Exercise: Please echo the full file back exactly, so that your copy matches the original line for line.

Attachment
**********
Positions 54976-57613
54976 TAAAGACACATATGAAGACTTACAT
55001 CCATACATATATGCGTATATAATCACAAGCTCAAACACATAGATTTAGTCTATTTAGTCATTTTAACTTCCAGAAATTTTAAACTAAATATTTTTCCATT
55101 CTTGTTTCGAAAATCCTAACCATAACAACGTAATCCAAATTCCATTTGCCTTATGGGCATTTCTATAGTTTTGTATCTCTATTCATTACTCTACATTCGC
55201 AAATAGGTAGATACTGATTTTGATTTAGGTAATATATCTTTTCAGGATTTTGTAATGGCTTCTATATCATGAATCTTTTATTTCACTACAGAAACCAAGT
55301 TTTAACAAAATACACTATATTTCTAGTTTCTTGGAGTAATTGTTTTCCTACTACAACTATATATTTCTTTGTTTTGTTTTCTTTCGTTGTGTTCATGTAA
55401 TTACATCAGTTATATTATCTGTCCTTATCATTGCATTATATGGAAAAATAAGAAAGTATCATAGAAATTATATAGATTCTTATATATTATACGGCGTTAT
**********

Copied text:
Positions 54976-57613
54976 TAAAGACACATATGAAGACTTACAT
55001 CCATACATATATGCGTATATAATCACAAGCTCAAACACATAGATTTAGTCTATTTAGTCATTTTAACTTCCAGAAATTTTAAACTAAATATTTTTCCATT
55101 CTTGTTTCGAAAATCCTAACCATAACAACGTAATCCAAATTCCATTTGCCTTATGGGCATTTCTATAGTTTTGTATCTCTATTCATTACTCTACATTCGC
55201 AAATAGGTAGATACTGATTTTGATTTAGGTAATATATCTTTTCAGGATTTTGTAATGGCTTCTATATCATGAATCTTTTATTTCACTACAGAAACCAAGT
55301 TTTAACAAAATACACTATATTTCTAGTTTCTTGGAGTAATTGTTTTCCTACTACAACTATATATTTCTTTGTTTTGTTTTCTTTCGTTGTGTTCATGTAA
55401 TTACATCAGTTATATTATCTGTCCTTATCATTGCATTATATGGAAAAATAAGAAAGTATCATAGAAATTATATAGATTCTTATATATTATACGGCGTTAT